Shall we dance?…

29 Sep

This post was chosen as an Editor's Selection for ResearchBlogging.org… says the rhizobial bacteria to the leguminous plant root.  In response, the plant warmly embraces her partner, literally wrapping herself fully around the bacteria, and so the intricate and highly choreographed ballet begins.

Image of a root hair embracing it's bacterial consort, by Euan James, via Life Sciences at the University of Dundee.

But how can a minuscule little bacterium communicate to a “higher plant” in a way to elicit such an overwhelming positive response?  A response which catalyzes this fundamental and truly amazing partnership, on which the world as we know it has depended for millenia?

The answer is simple, these bacteria developed special signaling molecules called nodulation (Nod) factors to communicate with certain plants.  These nodulation factors are diffusible signals, which mimic plant hormones, and stimulate very specific developmental processes within the plant during the initiation of the symbiotic relationship (Oldroyd & Downie, 2008).  They provide the choreography of the dance.

By simply altering the length and degree of saturation (think, saturated vs. unsaturated fats) of the nodulation factors, bacteria can target very specific plants.  This species-specific tuning of the nodulation signals allows an individual bacterium to “speak to” the host it prefers and form a relationship with, for example, a soybean plant rather than an alfalfa plant.

Once the plant recognizes the nodulation factor of the rhizobial bacteria, infection occurs through root hair cells which curl around and entrap the attached bacteria.  The bacteria, in turn, begin to break down the plant cell walls which entrap them, and subsequently initiate the formation of a tube-like structure called the intracellular infection thread or IIT (Ivanov, et al. 2010).

Intracellular infection threads containing fluroescently labeled rhizobial bacteria.  (By Dan Gage)

Intracellular infection threads (IIT) containing fluroescently labeled rhizobial bacteria. (By Dan Gage)

The IIT serves as a biological inoculation needle, so to speak, penetrating the root primordial cells and releasing bacteria into the cytoplasm of the plant.  At this point, the plant cells form a protective membrane around the mass of bacterial cells, where the bacteria differentiate into their nitrogen-fixing stage.  This special intercellular plant membrane, also called the peribacteroid membrane (PBM), allows nutrient exchange and helps protect the bacteria from oxygen, which would destroy the nitrogenase enzyme crucial to the process of gaseous N2 fixation (the process which is central to the nitrogen cycle, controls nitrogen availability, and consequently supports life on this earth).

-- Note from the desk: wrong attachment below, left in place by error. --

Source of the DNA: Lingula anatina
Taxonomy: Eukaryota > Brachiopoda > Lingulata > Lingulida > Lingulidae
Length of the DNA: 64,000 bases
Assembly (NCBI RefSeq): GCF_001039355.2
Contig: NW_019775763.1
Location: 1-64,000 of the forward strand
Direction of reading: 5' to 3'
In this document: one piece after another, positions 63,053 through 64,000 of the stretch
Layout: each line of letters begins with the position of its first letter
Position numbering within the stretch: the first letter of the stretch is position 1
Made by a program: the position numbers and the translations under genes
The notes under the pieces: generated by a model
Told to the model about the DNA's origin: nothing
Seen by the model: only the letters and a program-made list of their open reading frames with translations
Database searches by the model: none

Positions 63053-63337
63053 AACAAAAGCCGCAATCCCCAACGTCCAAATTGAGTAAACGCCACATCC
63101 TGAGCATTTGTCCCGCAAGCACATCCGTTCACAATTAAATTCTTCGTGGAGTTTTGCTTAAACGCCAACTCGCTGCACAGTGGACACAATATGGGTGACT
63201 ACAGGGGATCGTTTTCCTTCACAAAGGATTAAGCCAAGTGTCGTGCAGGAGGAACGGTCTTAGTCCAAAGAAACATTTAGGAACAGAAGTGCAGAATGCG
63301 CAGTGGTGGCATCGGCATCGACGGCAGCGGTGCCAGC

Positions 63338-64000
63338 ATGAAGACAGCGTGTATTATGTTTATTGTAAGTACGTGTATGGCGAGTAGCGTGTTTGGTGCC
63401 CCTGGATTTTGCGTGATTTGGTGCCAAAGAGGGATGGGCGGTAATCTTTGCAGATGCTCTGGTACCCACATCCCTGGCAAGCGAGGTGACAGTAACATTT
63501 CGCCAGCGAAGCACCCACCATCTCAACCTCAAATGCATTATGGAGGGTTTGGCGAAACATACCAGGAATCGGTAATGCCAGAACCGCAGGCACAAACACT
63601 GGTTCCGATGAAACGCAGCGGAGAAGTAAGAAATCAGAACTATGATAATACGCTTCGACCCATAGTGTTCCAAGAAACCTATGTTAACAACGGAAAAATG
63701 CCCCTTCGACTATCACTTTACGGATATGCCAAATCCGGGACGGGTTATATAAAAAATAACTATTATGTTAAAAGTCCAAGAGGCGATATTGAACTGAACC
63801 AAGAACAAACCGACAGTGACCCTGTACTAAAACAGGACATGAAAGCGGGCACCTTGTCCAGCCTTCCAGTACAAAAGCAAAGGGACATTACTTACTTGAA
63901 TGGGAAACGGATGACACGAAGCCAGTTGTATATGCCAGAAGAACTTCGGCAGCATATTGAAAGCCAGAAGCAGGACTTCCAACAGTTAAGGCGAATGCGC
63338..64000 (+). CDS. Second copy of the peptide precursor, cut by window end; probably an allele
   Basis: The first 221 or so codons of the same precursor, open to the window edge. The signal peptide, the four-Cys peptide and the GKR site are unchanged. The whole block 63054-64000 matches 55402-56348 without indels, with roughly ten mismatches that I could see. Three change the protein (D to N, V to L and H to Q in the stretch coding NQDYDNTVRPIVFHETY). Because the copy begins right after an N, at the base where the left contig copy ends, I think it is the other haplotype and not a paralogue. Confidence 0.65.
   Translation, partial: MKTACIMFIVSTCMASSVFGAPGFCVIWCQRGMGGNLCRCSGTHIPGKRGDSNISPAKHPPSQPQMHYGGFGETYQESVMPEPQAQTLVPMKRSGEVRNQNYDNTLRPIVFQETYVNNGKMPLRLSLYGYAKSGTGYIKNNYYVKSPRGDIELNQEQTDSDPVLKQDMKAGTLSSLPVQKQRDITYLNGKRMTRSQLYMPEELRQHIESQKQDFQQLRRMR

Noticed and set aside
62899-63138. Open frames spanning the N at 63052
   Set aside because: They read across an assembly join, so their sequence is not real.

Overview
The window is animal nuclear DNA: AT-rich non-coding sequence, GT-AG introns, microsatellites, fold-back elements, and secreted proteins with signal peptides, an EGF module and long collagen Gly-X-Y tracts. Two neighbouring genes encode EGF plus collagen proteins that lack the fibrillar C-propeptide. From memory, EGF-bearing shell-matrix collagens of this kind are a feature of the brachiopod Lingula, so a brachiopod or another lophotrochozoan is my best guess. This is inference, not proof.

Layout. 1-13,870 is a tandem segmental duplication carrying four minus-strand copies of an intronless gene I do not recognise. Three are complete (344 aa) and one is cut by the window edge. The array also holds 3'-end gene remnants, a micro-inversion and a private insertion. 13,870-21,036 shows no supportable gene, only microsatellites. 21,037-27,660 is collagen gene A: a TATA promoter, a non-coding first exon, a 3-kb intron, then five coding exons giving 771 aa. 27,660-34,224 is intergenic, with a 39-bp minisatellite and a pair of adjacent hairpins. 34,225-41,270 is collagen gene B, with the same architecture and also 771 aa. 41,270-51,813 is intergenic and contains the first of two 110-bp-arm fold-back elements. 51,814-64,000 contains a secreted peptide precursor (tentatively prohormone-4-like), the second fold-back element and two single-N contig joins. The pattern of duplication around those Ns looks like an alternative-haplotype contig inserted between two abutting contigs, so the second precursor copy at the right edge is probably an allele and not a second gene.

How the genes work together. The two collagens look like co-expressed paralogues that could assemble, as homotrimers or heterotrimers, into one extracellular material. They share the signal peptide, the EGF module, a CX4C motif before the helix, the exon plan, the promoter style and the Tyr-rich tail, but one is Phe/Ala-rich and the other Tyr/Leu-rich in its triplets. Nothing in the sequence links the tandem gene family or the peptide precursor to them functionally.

At every point in this intricate dance, the bacteria and plant are engaged in a complex dialogue; this constant communication prevents activation of the plant defensive systems and the final formation of a functional symbiotic relationship (i.e. an active root nodule).  It’s a beautiful and fascinating process on which we rely, and should duly appreciate.

So, when, in my previous post, I mentioned the fact that it perturbs me when people dismiss the role bacteria play in symbiotic nitrogen fixation, I hope you can see that saying “plants fix nitrogen” for me, is comparable to saying Da Vinci’s paintbrush was responsible for the Mona Lisa, or that Einstein’s pen introduced the Theory of Relativity.  It just doesn’t give credit where credit is due.

__________________________________________________________________________________________________________
ResearchBlogging.orgIvanov, S., Fedorova, E., & Bisseling, T. (2010). Intracellular plant microbe associations: secretory pathways and the formation of perimicrobial compartments. Current Opinion in Plant Biology, 13 (4), 372-377 DOI: 10.1016/j.pbi.2010.04.005

Oldroyd, G., & Downie, J. (2008). Coordinating Nodule Morphogenesis with Rhizobial Infection in Legumes. Annual Review of Plant Biology, 59 (1), 519-546 DOI: 10.1146/annurev.arplant.59.032607.092839

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3 Responses to “Shall we dance?…”

  1. Hannah Waters October 1, 2010 at 10:34 am #

    Congrats on winning 2 separate editors’ selections for this singular post! Very impressive

Trackbacks/Pingbacks

  1. ResearchBlogging.org News » Blog Archive » Editor’s Selections: Penguins Tuxes, Turtle Outrage, Coral Danger, and Microbial Dances - October 1, 2010

    […] How microbes incorporated themselves into plant roots is truly a genteel and elegant dance. […]

  2. ResearchBlogging.org News » Blog Archive » Editor’s Selections: Bacterial fossils, shall we dance, and commuting to work - October 1, 2010

    […] Shall we dance? says the rhizobial bacteria to the leguminous plant root.  In response, the plant embraces her partner, literally wrapping around the bacteria. […]

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